@Fast-Nop But my imagination stops here. I just do not know what "good enough" is. If someone could tell me build this or that. I will do my best to do so. But I can't think of something right now what is in my skillset what will be considered as "good enough". With only less than a year experience nothing will be impressive because everyone else had made it or it's just not relevant anymore.
  • 0
    @WeAreVenom I had a job and I had to quit it to finish my studies. This made me even more miserable...
  • 0
    @rantsauce I would hold onto that degree. What year are you in?
  • 0
    @WeAreVenom Senior year I guess? I have a few courses left to graduate (8 courses).
  • 2
    @WeAreVenom Well that's not an issue. Most dev jobs aren't groundbreaking rocket science research anyway.

    Depending on what exactly you are heading for, you could make a project that is small enough for you to tackle, but that still shows typical aspects of what people would expect.

    Also, you could use it to expand your skillset - being self-taught includes a lot of work to actually teach oneself. How do you do this, how that, what are standard solutions, common pitfalls, common patterns.

    The thing is - this isn't less work than a degree, and it will take about as much time. It's just a different way of learning, not a shortcut.
  • 2
    I guess employers just think of this as a liability if you quit education for no reason/you didn't like what they taught at university. This is simply because they only focus on your ability to commit on some important goals not achieving them. Which in reality can be entirely different for example like you said - debt or illness or family reasons.

    On the other hand, a degree is no indicator for skills or experience/exposure to technologies that you have gathered. It's just a placeholder, maybe shows something that you've accomplished- relevant or not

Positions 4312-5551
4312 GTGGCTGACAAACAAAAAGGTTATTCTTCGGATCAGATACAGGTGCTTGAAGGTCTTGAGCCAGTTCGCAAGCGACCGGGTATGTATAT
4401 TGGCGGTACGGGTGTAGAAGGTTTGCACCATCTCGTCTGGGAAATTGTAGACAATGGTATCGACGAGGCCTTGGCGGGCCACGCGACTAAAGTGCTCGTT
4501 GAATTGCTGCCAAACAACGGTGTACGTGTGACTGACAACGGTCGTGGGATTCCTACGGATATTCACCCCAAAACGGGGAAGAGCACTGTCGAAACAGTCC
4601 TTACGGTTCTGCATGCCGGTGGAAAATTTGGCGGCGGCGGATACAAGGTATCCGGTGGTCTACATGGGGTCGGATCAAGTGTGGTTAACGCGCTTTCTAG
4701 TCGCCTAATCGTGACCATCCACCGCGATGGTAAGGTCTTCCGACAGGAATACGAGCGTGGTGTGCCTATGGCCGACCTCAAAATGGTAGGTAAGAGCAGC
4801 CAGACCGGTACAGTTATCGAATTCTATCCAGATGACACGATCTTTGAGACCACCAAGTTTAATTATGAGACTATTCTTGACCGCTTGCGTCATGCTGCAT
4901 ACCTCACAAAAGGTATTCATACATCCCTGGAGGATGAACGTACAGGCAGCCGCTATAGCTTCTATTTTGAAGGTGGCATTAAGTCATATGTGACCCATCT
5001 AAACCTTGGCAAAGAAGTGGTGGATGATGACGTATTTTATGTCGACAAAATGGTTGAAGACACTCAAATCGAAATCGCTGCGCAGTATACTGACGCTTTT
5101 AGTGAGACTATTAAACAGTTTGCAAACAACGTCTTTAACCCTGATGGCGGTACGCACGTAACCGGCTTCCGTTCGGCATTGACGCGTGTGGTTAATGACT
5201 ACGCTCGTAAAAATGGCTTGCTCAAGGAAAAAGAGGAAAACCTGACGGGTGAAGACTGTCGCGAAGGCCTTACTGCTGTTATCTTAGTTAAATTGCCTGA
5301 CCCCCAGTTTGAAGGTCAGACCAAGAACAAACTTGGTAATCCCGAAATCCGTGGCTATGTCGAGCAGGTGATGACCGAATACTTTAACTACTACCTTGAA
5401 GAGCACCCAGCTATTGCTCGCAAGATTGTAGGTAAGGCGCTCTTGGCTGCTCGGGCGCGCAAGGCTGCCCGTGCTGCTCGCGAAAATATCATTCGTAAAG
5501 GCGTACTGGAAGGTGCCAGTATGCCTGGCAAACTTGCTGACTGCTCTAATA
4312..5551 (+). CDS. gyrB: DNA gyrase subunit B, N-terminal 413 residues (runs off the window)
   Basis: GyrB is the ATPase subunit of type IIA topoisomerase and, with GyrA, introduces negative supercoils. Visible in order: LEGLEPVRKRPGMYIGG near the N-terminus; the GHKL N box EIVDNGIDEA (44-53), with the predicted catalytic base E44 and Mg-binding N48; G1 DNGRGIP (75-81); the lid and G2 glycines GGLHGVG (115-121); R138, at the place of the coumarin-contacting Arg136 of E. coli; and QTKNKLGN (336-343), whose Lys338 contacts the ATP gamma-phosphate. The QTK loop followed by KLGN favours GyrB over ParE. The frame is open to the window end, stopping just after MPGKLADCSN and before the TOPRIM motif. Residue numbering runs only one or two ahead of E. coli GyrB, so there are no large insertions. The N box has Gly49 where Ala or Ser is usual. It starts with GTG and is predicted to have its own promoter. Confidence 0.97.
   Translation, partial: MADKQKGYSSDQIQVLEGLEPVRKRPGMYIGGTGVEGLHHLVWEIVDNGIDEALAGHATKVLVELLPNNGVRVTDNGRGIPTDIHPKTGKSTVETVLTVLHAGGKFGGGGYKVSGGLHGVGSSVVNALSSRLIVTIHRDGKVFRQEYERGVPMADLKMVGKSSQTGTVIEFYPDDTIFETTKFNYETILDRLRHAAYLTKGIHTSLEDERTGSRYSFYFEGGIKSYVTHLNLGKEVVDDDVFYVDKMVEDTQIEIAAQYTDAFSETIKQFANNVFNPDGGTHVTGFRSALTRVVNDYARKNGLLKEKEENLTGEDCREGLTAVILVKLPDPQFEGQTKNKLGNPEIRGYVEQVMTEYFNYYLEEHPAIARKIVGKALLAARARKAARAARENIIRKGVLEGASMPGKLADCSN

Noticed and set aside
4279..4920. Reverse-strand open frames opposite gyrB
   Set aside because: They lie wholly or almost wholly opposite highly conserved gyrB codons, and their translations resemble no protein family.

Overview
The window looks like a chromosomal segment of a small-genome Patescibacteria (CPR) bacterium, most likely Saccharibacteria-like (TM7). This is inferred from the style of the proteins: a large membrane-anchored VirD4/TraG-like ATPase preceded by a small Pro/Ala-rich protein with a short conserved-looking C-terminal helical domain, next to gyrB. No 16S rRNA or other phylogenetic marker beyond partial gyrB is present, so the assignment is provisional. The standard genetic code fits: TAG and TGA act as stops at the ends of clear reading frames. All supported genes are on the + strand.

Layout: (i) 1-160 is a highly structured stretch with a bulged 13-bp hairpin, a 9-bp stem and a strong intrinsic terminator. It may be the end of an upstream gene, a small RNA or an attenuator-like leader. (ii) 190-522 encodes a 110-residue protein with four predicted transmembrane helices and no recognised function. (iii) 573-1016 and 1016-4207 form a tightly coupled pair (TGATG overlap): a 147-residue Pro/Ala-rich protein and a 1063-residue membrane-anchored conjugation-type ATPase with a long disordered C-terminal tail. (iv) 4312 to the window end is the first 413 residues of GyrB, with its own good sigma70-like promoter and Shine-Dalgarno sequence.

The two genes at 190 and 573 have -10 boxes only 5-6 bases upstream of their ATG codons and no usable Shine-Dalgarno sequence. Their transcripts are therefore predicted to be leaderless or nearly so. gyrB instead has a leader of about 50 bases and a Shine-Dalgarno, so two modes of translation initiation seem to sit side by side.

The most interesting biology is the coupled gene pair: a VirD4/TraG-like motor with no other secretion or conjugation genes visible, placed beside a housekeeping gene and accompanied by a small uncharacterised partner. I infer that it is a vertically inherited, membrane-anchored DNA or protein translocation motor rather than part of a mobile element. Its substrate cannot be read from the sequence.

But the good thing is you have several options, nothing is the end of your career.

    1) You can perhaps focus on your current job and improve your skills implementing new techniques, ways to impact changes in your team/organization.

    2) You create something as a showcase of your dedication- github/opensource projects are a great way to do this. Or, create many things to shows your creativity. This will help you to be a fulltime dev at your current place. If not, help you get a better one. This is not something simple and you may need a stroke of luck. But hey when it happens, it just happens.

    3) You could go back and complete your degree and find a better job elsewhere.

    4) Keep applying to as many jobs as possible: Learn New stuffs-->Apply-->Get Feedback-->ImproveCV+Cover-->Take better preparation-->Apply. Never submit the exact same cv/cover twice even if it's a different company. Keep changing the formats if you have to. Don't lose hope if you get rejected, better things maybe waiting for you. Shrug off all the negativities and keep on repeating.

    It's not that degree - you only need a lucky spark. Good luck
  • 3
    I'd also like to add: 1.) Get a LinkedIn Account or similar, and put meaningful content on it. Add there a Link to your Github and resume. 2.) Try to attend events of the local coding community, if available, that might give you insights in startUp scene etc. Those things worked for me.
  • 2
    The best option has been mentioned which Is to build a decent portfolio.in terms of getting a WordPress portfolio,you could actually approach a family member who needs a website or a local business who needs a website ,it will get you started.
    Freelancing on Freelancer or Upwork is an option but the beginning of that journey will be rocky and you'll earn very little at first and for quite a while.

    Otherwise you could build up your own projects and upload them to GitHub.

    I'm sure you will be able to get a decent portfolio ready eventually.it will take time.